By Damien Irving, CSIRO and James Risbey, CSIRO | –
When an extreme weather event happens somewhere in the world these days, it’s common to read quotes from climate scientists explaining this is exactly the kind of event we expect to see more often as climate change progresses. Such events are often devastating, but not surprising if you’ve been paying attention to the climate projections issued by scientists for many decades now.
But every so often, an event is so extreme it causes scientists to question our understanding of just how fast climate change is progressing. One such event was the heatwave across the Pacific Northwest region of the United States and Canada in the northern summer of 2021, when temperatures at some locations hit 49℃ (121℉) – hotter than the all-time record for Texas.
The basic concern for these scientists was that our computer climate models are best at simulating things that span large areas and long time periods, such as the annual average global temperature (what we broadly mean when we say “the climate”). They aren’t as good at simulating smaller-scale things such as an individual storm or hot wind (that is, “the weather”).
It’s not that our models can’t simulate small-scale weather – they’re basically the same models we use for weather forecasting – it’s just very computationally expensive to have them zoom in and run in “weather mode” to get a highly detailed simulation. It’s feasible for a seven-day weather forecast, but not for a century-long climate simulation.
Given this limitation, the scientists quoted in the media were concerned extreme weather events might be more sensitive to climate change than our models suggest.
Quantity matters too
While these concerns around the quality of our model simulations at weather-relevant scales are valid, what’s often overlooked is the quantity of model simulations involved. Given the natural variability in the climate system, scientists prefer not to rely on just one model simulation when making climate projections. Instead, they run a range of century-long simulations – from just a handful up to 50 or more for the most well-resourced modelling groups – and look at the range of possible outcomes.
For climate metrics such as the annual average global temperature, that’s enough simulations to capture the full range of possibilities. It’s a value that doesn’t vary much from year to year because it’s an average over the entire globe, so the climate change signal dominates over natural variability. To use a slightly more technical term, we say it has a high “signal-to-noise” ratio.
In contrast, the weather can vary greatly over relatively short time frames, and therefore has a very low climate signal-to-noise ratio. Something like the hottest day of the year at a given location is especially noisy, because small variations in the alignment of weather patterns can make all the difference between a regular hot day and a record-shattering one.
In this situation, many more simulations would be required to reliably estimate the upper limit on what extreme temperatures are possible.
How many simulations are enough?
To try and understand how many model simulations would be needed, our recently published research used a climate model to simulate 45,000 years’ worth of daily weather at Seattle-Tacoma airport in the Pacific Northwest.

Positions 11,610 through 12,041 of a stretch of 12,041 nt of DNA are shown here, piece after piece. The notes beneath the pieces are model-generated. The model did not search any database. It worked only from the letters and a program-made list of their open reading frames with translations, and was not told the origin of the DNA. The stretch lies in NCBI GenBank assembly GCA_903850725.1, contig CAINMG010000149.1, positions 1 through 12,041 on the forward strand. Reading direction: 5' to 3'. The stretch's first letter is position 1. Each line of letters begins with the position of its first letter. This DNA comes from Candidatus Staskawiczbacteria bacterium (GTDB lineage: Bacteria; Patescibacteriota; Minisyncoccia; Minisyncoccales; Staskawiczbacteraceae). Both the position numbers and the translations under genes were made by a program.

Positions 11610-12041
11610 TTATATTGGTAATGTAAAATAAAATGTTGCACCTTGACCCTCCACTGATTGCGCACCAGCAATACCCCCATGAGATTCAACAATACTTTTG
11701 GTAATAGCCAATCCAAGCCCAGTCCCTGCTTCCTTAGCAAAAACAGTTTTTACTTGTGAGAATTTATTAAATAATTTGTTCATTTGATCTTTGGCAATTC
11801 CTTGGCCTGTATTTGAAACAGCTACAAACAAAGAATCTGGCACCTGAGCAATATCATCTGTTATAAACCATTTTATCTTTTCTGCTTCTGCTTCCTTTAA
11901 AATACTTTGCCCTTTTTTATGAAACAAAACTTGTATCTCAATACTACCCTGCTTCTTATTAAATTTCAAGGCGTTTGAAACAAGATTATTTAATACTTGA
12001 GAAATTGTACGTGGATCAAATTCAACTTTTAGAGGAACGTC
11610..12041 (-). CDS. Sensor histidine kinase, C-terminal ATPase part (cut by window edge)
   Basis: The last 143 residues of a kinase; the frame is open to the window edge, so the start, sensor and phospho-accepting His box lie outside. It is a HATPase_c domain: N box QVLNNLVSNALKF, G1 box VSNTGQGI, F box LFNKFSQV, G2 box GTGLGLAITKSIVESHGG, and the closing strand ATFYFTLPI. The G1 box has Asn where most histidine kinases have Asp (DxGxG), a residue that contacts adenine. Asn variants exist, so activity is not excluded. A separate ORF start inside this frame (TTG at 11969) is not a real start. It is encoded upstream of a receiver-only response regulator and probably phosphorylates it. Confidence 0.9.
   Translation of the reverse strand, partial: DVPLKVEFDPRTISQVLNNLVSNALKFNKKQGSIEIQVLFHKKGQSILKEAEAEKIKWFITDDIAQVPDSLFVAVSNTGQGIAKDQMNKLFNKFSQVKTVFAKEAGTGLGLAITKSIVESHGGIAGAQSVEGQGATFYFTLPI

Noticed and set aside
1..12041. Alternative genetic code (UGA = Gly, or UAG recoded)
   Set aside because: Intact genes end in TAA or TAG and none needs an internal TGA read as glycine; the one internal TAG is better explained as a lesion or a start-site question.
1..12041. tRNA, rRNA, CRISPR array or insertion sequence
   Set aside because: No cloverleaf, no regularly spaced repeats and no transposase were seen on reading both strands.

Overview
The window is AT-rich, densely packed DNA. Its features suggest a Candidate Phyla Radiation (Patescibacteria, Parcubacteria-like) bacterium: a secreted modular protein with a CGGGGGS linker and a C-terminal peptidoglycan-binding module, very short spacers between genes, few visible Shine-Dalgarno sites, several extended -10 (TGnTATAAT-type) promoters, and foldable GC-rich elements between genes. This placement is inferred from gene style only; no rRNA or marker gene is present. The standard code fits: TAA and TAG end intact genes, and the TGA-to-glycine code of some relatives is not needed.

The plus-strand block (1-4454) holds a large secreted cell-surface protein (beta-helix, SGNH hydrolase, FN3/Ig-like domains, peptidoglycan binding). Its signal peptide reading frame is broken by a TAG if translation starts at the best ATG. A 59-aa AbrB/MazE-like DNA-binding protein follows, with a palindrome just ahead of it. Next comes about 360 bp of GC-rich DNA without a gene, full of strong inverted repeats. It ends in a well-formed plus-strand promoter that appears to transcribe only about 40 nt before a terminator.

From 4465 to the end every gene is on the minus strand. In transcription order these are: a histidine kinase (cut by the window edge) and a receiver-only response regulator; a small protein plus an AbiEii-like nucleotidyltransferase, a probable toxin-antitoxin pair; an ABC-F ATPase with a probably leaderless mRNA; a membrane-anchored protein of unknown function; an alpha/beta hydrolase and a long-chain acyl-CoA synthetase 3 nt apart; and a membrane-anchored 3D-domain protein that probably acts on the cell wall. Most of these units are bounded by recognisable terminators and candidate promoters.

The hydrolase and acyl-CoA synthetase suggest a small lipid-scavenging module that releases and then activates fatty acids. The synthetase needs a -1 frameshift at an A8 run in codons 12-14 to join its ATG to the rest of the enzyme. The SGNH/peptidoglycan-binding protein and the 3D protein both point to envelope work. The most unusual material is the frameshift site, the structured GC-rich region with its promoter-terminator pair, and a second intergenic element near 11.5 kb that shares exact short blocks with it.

We then went through a process of picking out 1,000 random samples of 100 years of data from this population of 45,000 years, then 1,000 samples of 500 years, 1,000 years, 5,000 years, and so on. For each sample, we wrote down the maximum daily temperature we found (that is, the record temperature produced in each of these sample simulations).
To our surprise, as the samples got bigger, the record temperatures we found showed little evidence of stabilising. They just continued to grow, indicating even samples spanning several thousand years are insufficient to capture the full range of possible extreme temperatures.
The reason we kept finding hotter days as the sample size grew is that the larger samples included more weather patterns. This meant there was a greater chance of producing a unique pattern with the near-perfect alignment of weather systems to generate even more heat at our fixed location. It turns out the weather patterns that produce the most extreme heat are very unique – and indeed far rarer than we’d expected.
Luck of the draw
From this perspective, the record-shattering heat experienced in the Pacific Northwest in 2021 was due not just to the overall trend of global heating, but also to the random shuffling of the weather. And our research suggests the latter factor plays an even larger role in this type of event than many climatologists had suspected.
This means that even though the Pacific Northwest heatwave broke records by such a wide margin, that is not necessarily a sign climate change is happening faster than expected, or that our models are doing a bad job of simulating how climate change increases the likelihood of extreme heatwaves.
It could simply be that our sample sizes are too small. If we had run more model simulations we could have simulated the right chance alignment of weather to generate a record-shattering day, meaning this real-life heatwave wouldn’t then have outstripped climatologists’ predictions to such an extent.
Advances in supercomputers have traditionally been used to run climate models at higher resolution (that is, to zoom in and get closer to “weather mode”). But when it comes to predicting just how extreme the weather can get in a warming world, we might get more bang for our buck by using those advances to run many more simulations as well. That will show us what kind of extreme heat is possible as a rare event now, and what will be more commonplace in the coming decades.